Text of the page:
“Virtual Production“, as used by Greig Fraser, ACS, ASC on Disney’s The Mandalorian, has been taking the production world by storm.
The ACS Technology Committee created a video discussing how this kind of virtual production works, and specifically its use, challenges, and impact for cinematographers.
“The Mandalorian” used real-time, in-camera compositing which involves shooting on a stage in front of a structure that is referred to as the Volume. The Volume is a concave video wall that consists of 1,326 LED screens. By utilizing so many LED screens, real digital backgrounds can be created instead of having to go down the usual path of using green or blue screens.
I think this technology is the most groundbreaking, revolutionary breakthrough in maybe 50 to 70 years, or even since sound. I mean, when processed screens came along as a technology, that was sort of a breakthrough, but they looked, to be frank, a little hokey in the early days. You know, I still question bluescreen’s effectiveness because it’s not a lighting tool. For me, I have major contentious issues with processed screens as they stand. Effectively if you are trying to light a set, with in-camera VFX, everything around you is a lighting tool for you to use.Greig Fraser, ACS, ASC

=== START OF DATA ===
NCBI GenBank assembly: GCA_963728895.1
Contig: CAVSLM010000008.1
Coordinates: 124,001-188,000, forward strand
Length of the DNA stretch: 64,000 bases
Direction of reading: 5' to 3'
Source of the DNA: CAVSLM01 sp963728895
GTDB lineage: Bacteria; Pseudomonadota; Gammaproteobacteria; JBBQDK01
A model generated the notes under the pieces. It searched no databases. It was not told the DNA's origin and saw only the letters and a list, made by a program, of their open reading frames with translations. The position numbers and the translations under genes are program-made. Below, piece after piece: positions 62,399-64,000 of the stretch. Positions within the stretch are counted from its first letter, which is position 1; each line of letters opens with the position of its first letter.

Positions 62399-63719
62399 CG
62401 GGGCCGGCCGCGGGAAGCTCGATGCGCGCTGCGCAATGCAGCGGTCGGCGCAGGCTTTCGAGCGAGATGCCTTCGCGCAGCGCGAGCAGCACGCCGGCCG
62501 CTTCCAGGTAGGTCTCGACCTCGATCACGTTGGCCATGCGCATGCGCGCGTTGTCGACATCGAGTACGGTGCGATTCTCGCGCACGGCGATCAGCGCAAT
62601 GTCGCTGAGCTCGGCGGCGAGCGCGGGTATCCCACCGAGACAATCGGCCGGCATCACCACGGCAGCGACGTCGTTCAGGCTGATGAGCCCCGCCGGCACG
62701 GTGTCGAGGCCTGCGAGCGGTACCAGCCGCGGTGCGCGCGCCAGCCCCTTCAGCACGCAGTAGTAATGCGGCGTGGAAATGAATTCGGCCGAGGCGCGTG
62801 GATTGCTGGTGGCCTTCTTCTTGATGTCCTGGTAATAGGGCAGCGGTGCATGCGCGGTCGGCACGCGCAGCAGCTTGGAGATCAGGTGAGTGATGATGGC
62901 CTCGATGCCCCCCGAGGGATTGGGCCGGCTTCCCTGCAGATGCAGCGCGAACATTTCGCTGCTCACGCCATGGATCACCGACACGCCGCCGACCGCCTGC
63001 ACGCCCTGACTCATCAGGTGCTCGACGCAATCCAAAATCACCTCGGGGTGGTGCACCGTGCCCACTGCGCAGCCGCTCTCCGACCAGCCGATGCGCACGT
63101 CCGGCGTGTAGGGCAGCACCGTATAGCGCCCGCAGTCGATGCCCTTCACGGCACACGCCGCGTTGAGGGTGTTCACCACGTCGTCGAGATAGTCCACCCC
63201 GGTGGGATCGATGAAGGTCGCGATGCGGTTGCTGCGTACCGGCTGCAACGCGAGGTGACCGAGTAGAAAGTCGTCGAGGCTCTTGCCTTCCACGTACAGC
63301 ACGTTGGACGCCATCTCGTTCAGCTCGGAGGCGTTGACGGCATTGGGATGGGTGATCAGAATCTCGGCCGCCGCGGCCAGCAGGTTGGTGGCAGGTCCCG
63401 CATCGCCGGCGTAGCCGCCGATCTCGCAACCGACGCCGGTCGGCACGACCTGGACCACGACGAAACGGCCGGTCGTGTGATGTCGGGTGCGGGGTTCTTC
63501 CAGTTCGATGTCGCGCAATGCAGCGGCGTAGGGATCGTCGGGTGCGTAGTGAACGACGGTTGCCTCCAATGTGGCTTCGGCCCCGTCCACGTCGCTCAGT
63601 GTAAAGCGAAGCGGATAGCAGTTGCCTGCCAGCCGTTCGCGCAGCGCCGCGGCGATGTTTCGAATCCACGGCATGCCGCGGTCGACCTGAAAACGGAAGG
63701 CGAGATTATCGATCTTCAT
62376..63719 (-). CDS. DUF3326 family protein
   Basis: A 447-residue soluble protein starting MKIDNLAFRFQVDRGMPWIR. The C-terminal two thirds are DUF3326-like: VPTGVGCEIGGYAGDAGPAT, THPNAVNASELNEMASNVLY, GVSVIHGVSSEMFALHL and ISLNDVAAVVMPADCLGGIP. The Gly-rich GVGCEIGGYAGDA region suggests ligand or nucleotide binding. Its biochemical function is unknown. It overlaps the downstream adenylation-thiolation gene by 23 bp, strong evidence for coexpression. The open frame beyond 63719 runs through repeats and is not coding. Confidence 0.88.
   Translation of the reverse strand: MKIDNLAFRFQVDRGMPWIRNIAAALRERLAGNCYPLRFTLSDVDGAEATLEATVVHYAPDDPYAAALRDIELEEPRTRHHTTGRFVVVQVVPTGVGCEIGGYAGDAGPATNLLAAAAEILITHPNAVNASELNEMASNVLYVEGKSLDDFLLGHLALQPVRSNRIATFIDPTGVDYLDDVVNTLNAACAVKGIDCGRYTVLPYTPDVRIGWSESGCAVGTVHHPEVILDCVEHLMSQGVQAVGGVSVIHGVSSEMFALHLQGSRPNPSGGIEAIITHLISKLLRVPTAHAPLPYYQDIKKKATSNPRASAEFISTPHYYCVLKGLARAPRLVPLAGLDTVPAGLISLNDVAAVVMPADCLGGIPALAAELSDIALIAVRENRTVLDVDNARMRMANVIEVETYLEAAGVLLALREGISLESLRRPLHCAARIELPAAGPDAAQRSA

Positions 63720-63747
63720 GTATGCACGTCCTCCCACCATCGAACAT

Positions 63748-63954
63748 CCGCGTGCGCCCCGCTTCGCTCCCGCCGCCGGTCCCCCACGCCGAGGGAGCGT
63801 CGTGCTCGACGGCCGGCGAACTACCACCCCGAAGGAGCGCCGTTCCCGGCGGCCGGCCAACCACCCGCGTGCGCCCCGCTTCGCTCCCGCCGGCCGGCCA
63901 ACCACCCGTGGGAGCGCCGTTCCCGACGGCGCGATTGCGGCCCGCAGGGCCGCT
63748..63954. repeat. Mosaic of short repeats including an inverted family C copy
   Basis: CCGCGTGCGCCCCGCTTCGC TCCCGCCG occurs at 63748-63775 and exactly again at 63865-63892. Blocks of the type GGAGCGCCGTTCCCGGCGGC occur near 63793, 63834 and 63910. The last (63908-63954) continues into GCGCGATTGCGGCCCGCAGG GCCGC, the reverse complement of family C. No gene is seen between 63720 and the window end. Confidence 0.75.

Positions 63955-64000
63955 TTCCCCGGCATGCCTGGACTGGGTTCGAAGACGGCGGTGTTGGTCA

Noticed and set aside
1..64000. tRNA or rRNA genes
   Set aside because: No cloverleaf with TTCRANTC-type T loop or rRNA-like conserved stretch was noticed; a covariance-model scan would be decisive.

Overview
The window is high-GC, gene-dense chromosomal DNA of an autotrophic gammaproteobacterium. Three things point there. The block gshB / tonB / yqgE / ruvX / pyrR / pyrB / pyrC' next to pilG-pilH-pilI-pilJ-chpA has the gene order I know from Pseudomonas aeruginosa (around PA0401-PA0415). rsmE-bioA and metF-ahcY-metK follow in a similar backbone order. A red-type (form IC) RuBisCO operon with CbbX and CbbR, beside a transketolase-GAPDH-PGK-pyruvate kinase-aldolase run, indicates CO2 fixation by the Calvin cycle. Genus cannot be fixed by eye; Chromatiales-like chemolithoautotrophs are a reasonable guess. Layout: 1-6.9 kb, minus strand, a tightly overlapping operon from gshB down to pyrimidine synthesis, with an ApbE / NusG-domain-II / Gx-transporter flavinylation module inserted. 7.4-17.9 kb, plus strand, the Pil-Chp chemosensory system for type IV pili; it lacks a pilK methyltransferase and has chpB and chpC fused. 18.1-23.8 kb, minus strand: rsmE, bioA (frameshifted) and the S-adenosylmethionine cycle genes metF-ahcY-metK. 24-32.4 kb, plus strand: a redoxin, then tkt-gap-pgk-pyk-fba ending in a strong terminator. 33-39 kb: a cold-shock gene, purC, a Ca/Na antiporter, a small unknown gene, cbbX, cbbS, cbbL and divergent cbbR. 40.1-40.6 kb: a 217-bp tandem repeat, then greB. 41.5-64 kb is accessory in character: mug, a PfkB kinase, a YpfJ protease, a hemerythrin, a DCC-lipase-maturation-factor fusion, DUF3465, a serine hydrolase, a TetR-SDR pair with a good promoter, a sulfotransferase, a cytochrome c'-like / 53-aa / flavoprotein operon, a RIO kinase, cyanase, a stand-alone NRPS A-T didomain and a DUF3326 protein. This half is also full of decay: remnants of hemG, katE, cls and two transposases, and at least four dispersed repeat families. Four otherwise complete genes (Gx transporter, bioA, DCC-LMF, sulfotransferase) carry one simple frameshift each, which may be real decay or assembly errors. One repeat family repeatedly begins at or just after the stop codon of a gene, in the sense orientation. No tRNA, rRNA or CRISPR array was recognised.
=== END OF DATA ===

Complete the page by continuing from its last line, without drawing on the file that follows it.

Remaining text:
Over the past eighteen months, over a hundred virtual production studios have been built globally. In Australia, Melbourne, Sydney, and Adelaide have these facilities in place.
In August, NEP Studios and Spectre Studios worked with the ACS to set up a pop-up version of the studio. Under the guidance of Bonnie Elliott, ACS, and Kieran Fowler, NZCS, ACS a series of scenarios were filmed exploring the new process of virtual production using large-scale, computer-driven LED walls.
What do you think about this technology? Have you used it before? Do you think this is the way forward for productions? Let us know in the comments section below.